Initiator of Successful ECI Stop Vivisection Reveals Shocking Treatment by EU Institutions
Successful ECIs are entitled to a public hearing in the European Parliament and a written response from the Commission. However, the design of the hearing and related Commission dialogues has been left to the discretion of EU institutions. As a result, each of the three successful ECIs — Right to Water, One of Us and Stop Vivisection — has received very different treatment. At ECI Day 2016, Andre Menache, a committee member of the ECI Stop Vivisection, explained in horrifying detail the failings of this system — for ECI organisers, ECI supporters, EU citizens and EU democracy as a whole. Listen to his full speech here.
The ECI Stop Vivisection was launched to change EU policies on animal experimentation by demonstrating that newer, non-animal test methods are better for human health. To this end, it sought to ensure that scientific studies demonstrating this fact are adequately considered in EU policy-making.
Atypically, the public hearing in the European Parliament for Stop Vivisection was organised as a debate with both proponents and opponents given time to speak. During the 3 ½ hour hearing, all Stop Vivisection organisers combined were only allowed 34 minutes to talk! In contrast, Right to Water organisers spoke for 1 ½ hours during their hearing. In addition, the Stop Vivisection campaign had to raise 6,000 Euros to pay for first class airfare for an American scientific expert chosen by the Commission. This is an outrageous sum, especially for a grassroots citizens’ campaign run primarily by volunteers. This expert was then only given 12 minutes to present the scientific evidence supporting their position.
Mr. Menache expressed regret that the press was not allowed to attend the closed meeting with Commission DGs held prior to the parliamentary hearing. He noted that “some of the things that were said would shock the EU public.” In the end, the Commission’s response to Stop Vivisection was a simple “no” without any follow-up dialogue. Mr. Menache concluded that “the message…is that the EU is not really listening to citizens”.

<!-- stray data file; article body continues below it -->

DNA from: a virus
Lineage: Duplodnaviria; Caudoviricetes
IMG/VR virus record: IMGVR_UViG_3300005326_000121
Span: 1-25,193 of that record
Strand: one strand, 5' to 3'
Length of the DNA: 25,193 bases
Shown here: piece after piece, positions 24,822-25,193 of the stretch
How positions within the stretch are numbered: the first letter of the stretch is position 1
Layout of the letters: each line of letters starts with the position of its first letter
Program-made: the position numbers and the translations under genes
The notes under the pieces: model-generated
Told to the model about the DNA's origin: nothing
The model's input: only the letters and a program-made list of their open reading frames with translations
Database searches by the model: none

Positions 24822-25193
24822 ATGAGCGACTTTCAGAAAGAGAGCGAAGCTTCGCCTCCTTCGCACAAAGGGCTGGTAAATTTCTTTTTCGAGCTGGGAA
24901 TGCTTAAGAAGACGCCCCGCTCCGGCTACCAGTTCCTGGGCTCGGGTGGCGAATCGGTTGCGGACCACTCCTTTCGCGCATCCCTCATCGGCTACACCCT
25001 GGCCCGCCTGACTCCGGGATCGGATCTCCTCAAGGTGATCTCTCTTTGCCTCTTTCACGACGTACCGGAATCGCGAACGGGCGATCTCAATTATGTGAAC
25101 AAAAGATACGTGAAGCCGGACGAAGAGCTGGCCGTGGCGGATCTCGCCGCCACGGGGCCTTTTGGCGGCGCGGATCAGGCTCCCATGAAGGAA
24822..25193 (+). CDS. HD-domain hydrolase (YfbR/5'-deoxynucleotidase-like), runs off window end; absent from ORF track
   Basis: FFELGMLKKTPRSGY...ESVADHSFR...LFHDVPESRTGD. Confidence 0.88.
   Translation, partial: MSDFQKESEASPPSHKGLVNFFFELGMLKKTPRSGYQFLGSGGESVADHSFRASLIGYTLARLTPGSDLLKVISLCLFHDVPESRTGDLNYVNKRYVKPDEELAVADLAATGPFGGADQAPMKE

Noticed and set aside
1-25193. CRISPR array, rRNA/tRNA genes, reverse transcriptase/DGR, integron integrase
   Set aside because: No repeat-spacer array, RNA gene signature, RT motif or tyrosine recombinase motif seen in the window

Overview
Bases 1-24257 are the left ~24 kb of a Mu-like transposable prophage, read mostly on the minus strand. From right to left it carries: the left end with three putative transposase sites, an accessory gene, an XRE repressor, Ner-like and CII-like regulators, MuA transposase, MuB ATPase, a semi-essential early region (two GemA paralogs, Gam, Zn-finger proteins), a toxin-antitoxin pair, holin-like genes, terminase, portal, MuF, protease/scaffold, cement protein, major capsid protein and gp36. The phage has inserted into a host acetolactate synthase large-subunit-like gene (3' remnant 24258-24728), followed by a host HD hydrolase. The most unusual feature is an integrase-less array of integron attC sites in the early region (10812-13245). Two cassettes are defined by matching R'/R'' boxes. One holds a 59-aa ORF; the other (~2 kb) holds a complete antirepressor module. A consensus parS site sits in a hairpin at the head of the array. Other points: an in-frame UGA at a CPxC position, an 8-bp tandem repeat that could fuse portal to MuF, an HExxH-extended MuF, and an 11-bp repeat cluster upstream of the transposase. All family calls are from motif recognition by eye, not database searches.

He further noted that “the Commission only really finds out what the ECI is about the day of your hearing”. That should be the start of dialogue, not the end of it. Mr. Menache suggested providing organisers of successful ECIs with trained lawyers who can represent them in negotiations with the Commission. Through structured dialogue, the ECI’s topic may be thoroughly discussed and “something might come out of the ECI” he noted.
Mr. Menache further proposed that successful ECIs should trigger the use of other tools of participatory democracy. He estimates that, given the number of potential supporters turned off by the ECI’s intrusive personal data requirements, each ECI signature in fact represents at least five EU citizens in support of the proposition. “If you manage to reach the impossible one million signatures…you should be entitled to an EC-sponsored EU referendum or a citizens’ jury or a consensus conference.”
Importantly, although the ECI Stop Vivisection organisers were understandably disappointed by the Commission’s response to their ECI, they still believe in the promise of the European Citizens’ Initiative (ECI) instrument. According to Mr. Menache “A well organised ECI is a public awareness exercise that will contribute to political change. However, the European Commission currently lacks the political will to see a successful ECI through to its logical conclusion (legislative change).”